Lori Smith, who who lives on Howell Mill Road in Buckhead, likes decisions the city of Atlanta has made in prioritizing the street projects to be paid for by Renew Atlanta infrastructure bond and transportation special-purpose local-option sales tax (TSPLOST) funds, but still believes there is room for improvement.
“I think it’s a good project list,” she said. “They have lot of things in there that we believe should be prioritized. A lot of them involved Howell Mill. But I think overall they did a pretty good job.”
Smith spoke in an interview after the second and final Buckhead meeting March 4 regarding how the city should prioritize and rebaseline a total of about 800 road and infrastructure projects to address a backlog of needed repairs. It was one of eight meetings overall in January, February and early March (two in each of Atlanta’s four quadrants), with the last one taking place March 7 at Grady High School in Midtown.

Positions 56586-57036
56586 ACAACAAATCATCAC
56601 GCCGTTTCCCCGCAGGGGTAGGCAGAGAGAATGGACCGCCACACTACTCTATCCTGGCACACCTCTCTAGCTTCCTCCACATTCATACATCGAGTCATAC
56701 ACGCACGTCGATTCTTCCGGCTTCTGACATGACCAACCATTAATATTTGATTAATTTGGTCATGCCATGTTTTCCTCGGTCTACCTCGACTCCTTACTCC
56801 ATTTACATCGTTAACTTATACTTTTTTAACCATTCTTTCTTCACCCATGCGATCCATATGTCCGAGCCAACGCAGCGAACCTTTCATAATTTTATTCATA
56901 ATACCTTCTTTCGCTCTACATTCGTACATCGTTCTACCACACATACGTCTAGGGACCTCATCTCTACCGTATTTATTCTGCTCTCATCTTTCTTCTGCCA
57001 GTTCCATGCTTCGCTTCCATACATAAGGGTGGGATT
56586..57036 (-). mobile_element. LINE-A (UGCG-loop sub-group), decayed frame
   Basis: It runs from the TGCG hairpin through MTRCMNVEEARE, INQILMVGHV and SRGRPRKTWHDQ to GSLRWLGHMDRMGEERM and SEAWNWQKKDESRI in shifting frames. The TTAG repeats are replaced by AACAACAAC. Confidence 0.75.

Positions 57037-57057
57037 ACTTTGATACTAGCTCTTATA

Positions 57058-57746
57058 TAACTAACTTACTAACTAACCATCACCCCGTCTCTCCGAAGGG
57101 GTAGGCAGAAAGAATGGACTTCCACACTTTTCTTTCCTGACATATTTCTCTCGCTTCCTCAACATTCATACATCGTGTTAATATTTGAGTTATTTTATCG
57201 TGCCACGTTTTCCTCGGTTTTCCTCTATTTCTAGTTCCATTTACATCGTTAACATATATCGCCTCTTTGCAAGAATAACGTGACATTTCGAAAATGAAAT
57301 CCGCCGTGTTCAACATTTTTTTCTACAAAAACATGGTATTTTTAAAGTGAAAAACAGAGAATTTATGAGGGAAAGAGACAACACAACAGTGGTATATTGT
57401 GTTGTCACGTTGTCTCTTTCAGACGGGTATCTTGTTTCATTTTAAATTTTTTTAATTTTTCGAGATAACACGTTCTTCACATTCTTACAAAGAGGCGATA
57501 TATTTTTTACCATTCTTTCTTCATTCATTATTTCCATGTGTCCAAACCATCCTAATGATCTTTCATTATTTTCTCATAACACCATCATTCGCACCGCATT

In 2015 and 2016, Atlanta voters approved the $252 million Renew Atlanta infrastructure bond and the TSPLOST (which was to provide $358 million over five years), respectively. The two funding mechanisms were expected to provide more than $900 million, through both funding mechanisms plus some added state, federal or community improvement district funds tied to certain projects, for a total of about 800 road and infrastructure projects to address a backlog of needed repairs.
But late last year, following an audit of the two programs, it was determined there’s a funding shortfall of more than $400 million, leaving the city with only $540 million, so some projects will have to be cut or put on hold until another funding source is found.